Two weeks after the earthquake disaster in the Turkish-Syrian border area, concerns are now primarily focused on the health care of the affected population. The EU health authority ECDC warned on Monday that infectious diseases could spread in the region.
While the immediate health needs after the tremors were mostly related to trauma and disrupted healthcare, infectious diseases could be a concern over the next two to four weeks, the agency said in Stockholm on Monday. The number of people killed by the earthquake has now risen to more than 47,000, including 41,156 in Turkey alone, according to the Turkish Civil Protection Agency Afad. In many provinces in Turkey, the search work for buried people has ended.
Aid needs to be delivered quickly
Food-borne and water-borne diseases, as well as respiratory and vaccine-preventable infections pose a risk in the coming period, ECDC said. They have the potential to cause outbreaks, especially if survivors are housed in makeshift shelters.
Meanwhile, companies and associations in Germany promised urgently needed materials such as medicines, medical devices and other products worth millions on Monday, as the Federal Ministry of Health in Berlin announced after a "donations summit". The relief supplies are to be brought quickly to the crisis areas - by the companies themselves or in cooperation with the Turkish government and helpers.
On Tuesday, Foreign Minister Annalena Baerbock (Greens) and Interior Minister Nancy Faeser (SPD) will travel to the area affected by the earthquake two weeks ago. The ministers want to get an idea of the situation in the region around the epicenter near the city of Gaziantep, not far from the border with Syria, as a spokesman for the Federal Foreign Office announced in Berlin on Monday.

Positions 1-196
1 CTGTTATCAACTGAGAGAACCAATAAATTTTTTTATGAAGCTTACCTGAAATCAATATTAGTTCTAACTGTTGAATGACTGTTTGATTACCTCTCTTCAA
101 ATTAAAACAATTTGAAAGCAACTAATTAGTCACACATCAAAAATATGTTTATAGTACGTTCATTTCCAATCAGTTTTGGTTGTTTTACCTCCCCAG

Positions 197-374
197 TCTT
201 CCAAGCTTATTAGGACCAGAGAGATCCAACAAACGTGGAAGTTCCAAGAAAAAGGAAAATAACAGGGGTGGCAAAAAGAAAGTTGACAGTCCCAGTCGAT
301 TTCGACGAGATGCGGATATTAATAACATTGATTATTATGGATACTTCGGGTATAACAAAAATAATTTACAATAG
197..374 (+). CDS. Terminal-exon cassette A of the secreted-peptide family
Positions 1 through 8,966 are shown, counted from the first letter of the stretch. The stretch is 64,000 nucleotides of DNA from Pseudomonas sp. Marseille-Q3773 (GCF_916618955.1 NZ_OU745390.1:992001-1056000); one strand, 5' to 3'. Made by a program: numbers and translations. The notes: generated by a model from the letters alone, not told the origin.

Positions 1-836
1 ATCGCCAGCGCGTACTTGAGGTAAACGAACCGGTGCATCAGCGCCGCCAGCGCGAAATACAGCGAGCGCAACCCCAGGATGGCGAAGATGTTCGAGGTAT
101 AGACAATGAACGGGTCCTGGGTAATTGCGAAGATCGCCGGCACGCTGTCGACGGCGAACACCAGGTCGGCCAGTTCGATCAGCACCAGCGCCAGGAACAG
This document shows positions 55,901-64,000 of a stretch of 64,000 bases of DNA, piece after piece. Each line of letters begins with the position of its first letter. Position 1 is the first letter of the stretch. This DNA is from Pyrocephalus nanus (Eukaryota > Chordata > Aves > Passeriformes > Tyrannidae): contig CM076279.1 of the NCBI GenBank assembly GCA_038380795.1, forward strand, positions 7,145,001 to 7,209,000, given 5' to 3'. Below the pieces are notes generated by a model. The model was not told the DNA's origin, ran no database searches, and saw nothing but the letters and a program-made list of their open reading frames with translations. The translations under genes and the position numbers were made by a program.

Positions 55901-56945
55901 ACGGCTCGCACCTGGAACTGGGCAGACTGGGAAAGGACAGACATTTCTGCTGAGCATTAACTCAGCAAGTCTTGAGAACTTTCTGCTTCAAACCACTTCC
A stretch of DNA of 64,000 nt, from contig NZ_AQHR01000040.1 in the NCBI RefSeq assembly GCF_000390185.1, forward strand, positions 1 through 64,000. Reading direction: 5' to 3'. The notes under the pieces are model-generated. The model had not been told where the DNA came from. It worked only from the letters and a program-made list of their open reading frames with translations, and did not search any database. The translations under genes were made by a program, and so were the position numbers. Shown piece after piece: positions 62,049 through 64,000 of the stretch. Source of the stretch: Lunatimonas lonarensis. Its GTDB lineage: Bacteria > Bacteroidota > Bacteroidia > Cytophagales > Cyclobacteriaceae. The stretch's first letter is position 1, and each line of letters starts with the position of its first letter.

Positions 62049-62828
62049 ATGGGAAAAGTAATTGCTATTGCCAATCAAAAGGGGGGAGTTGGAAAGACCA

Federal President Frank-Walter Steinmeier spoke on Monday of a catastrophe of the century and asked the people of Germany to help in the long term. "What we need now is enduring solidarity," he said at a commemoration event organized by the Turkish community in Germany and the Association of German-Syrian Aid Organizations at the Brandenburg Gate in Berlin. The extent of the destruction suggests that it will be a long time before the survivors are regularly provided with the essentials.
Civil defense officials call US aid 'crucial'
US Secretary of State Antony Blinken was stunned by the destruction in the Turkish-Syrian earthquake region in Ankara on Monday. "It's hard to put into words," said Blinken on Monday at a press conference with his Turkish colleague Mevlut Cavusoglu about his impressions on site. Countless buildings, communities and roads have been damaged or completely destroyed. On Sunday, Blinken, together with Cavusoglu, got an idea of the destruction in the province of Hatay, which was badly hit by the earthquake.
During his visit to the Syrian-Turkish earthquake region, the US Secretary of State also met representatives of the White Helmets rescue organization. Its deputy head Faruk Habib described the support of the USA at the meeting as "crucial", as the civil protection officers announced on Twitter on Sunday evening. Blinken praised the work and expertise of the White Helmets and the search and rescue teams, speaking of "heroic efforts" after the disaster.
Meanwhile, Turkish Prime Minister Recep Tayyip Erdogan arrived in Hatay for a renewed visit on Monday. Erdogan was seen in the middle of a crowd in pictures that were distributed via the Turkish Communications Ministry's Twitter channel. The President announced that he would quickly rebuild the cities in the badly damaged province. They want to revive Hatay "in all its colors," he said. Erdogan had previously met the US Secretary of State at Ankara Airport, the Presidential Office said.
On the morning of February 6, a 7.7-magnitude tremor shook southeastern Turkey and northern Syria, followed hours later by a second severe 7.6-magnitude tremor.